Jamie Foxx, Beyonce Knowles, and a rejuvenated (live-action) Eddie Murphy topline Bill Condon's exuberant movie musical Dreamgirls, but a newcomer in Jennifer Hudson makes it more stirring and heartfelt than a Motown soap opera with drastic transitions on and off stage.
The late Michael Bennett's 1981 musical was a vibrant look at family, race within rhythm and blues during the volatile 60's and 70's. Condon, writer of the crisper Chicago and director of the involving Kinsey, here excels more as director than realizing narrative coherence amid some surprising, stunning performances.
The script arguably has something in common with the Supremes and a little with Lady Sings the Blues. The slick, smarmy Detroit car salesman played by Jamie Foxx (Ray, Miami Vice), Curtis Taylor could be modeled after Motown bigwig Berry Gordy. Curtis is a car salesman who finds his real vocation in managing performing artists.
The Aretha Franklin voicings of the heavy-set Effie (Hudson), lead singer of the Dreams, isn't what Curtis will think will sell to the mainstream. Back-up singer from the Detroit projects, Deena Jones (Beyonce from The Pink Panther) who's thinner and prettier is where the appeal lies as Condon cogently works in the civil rights movement to the shock of characters like Effie.
Curtis has Deena on his mind as sex comes with the money, not what he wants in the more opinionated diva in Effie. The story fills in the group's rise as a talent contest has them, who include a third in the comely, talented Lorrell (Anika Noni Rose), becoming the backup for Jimmy Early, done with soulful self-destruction by Eddie Murphy.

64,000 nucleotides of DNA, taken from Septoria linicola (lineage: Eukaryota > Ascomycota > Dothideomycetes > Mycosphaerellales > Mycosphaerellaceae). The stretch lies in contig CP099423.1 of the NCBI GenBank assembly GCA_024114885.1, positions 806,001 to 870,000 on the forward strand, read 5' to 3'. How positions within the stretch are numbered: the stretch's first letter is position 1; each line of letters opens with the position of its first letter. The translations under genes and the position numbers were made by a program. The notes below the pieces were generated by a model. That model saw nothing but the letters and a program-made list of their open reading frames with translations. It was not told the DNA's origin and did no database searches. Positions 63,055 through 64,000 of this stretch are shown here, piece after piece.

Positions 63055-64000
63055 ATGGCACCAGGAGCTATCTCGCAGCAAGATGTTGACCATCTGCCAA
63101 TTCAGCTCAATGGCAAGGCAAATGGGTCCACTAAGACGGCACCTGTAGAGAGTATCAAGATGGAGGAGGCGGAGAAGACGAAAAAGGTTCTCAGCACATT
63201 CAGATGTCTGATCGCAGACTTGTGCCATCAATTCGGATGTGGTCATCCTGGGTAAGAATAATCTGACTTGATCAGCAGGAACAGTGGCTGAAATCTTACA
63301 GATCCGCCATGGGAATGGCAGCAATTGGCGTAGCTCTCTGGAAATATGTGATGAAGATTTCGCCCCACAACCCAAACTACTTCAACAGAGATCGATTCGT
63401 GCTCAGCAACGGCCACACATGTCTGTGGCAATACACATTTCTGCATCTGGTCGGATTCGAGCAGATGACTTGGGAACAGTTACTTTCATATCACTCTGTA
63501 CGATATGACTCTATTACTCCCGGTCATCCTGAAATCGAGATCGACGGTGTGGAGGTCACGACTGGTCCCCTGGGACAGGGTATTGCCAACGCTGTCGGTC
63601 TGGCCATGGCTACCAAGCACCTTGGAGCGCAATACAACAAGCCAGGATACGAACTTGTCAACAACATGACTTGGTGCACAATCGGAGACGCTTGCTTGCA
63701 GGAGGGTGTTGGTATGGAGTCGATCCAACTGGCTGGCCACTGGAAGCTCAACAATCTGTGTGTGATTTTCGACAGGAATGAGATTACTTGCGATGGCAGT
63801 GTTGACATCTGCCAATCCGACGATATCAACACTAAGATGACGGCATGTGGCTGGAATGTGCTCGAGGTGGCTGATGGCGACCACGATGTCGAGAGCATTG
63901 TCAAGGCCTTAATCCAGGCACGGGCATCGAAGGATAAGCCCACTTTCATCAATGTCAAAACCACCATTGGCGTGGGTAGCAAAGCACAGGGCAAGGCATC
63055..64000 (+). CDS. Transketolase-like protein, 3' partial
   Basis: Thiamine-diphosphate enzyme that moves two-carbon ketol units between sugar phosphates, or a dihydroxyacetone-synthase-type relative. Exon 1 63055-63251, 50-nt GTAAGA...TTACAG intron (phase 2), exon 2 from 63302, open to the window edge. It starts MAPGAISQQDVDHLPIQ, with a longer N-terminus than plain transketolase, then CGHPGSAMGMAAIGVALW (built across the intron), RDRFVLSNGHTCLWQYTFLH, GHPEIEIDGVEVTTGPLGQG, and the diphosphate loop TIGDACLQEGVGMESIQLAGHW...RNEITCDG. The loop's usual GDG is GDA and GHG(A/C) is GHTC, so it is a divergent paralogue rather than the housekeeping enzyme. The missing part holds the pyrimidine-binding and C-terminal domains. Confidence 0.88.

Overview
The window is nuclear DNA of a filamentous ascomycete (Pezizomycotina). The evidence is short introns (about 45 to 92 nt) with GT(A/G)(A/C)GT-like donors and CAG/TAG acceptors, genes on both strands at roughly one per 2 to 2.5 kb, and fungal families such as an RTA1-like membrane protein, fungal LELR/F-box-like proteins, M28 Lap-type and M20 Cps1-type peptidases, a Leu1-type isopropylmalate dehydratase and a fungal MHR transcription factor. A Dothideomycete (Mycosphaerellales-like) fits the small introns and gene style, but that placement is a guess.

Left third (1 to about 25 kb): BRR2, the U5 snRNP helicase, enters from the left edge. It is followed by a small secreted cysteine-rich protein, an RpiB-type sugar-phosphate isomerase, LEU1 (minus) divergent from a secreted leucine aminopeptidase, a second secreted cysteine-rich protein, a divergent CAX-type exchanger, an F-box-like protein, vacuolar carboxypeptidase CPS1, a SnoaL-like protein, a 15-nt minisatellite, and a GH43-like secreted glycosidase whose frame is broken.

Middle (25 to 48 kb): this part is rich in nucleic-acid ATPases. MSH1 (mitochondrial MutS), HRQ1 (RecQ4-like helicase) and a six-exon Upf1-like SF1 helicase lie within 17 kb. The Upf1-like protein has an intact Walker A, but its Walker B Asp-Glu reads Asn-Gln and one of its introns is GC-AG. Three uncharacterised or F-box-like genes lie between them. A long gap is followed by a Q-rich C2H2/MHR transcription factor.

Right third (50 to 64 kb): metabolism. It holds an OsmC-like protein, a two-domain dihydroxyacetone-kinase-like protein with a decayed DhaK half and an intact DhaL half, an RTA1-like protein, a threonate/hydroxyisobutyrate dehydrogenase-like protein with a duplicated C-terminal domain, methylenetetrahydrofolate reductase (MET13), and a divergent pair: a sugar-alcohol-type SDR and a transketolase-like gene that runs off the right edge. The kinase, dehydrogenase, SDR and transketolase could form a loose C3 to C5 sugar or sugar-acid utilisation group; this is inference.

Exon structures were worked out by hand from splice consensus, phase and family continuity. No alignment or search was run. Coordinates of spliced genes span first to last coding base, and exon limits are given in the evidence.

"Cadillac Car" is the song, written by Effie's brother, C.C. White (Keith Robinson), helps get them noticed until a white artist sappily covers it to Top 40 status. Curtis senses success in shifting Jimmy and the Dreams into something more malleable for Hollywood and scoring on the pop charts. Deena becomes a slave-like spouse of Curtis with Hollywood aspirations of her own (see an offer with a producer looking like a long-haired John Lithgow) as Lorrell and Effie's replacement, Michelle (Sharon Leal) look to reap the rewards. Yet, what is Curtis's meal ticket is the stuff of desperation for Jimmy and Effie.
As the Motown throttle is muted a bit by the Broadway interpretation, Beyonce and Foxx, respectively groove with gravity and magnetism as the foibles of their characters are felt. More interesting is Murphy in a risky part about a falling star, and he pulls it off from the edgy, cocky persona of the character used to using women and drugs, and the fear of losing it all. Some may like the pungent sensibilities that belies his standup heights and his glory days over 20 years ago on "Saturday Night Live".
"American Idol" runner-up Hudson amazingly embodies the spirit of Jennifer Holliday who originated the part on Broadway especially in the thrilling, memorable song, "And I Am Telling You I'm Not Going." It's a sassy, heartbreaking performance that completes the movie and never seems forced or overwrought. Unlike last year's film version of Rent which churned too much from its reverence to dramatizing the era which introduced HIV and AZT.
Still, the multi-tasking Condon manages to hold on fervently to themes of greed and equality within an unforgiving industry, allowing for Motown razzle-dazzle from costuming of Sharen Davis and vibrant lensing from Tobias A. Schliessler. Dedicated to Bennett, Dreamgirls truthfully beats to black artists who would help define the hip-hop and "American Idol" experience.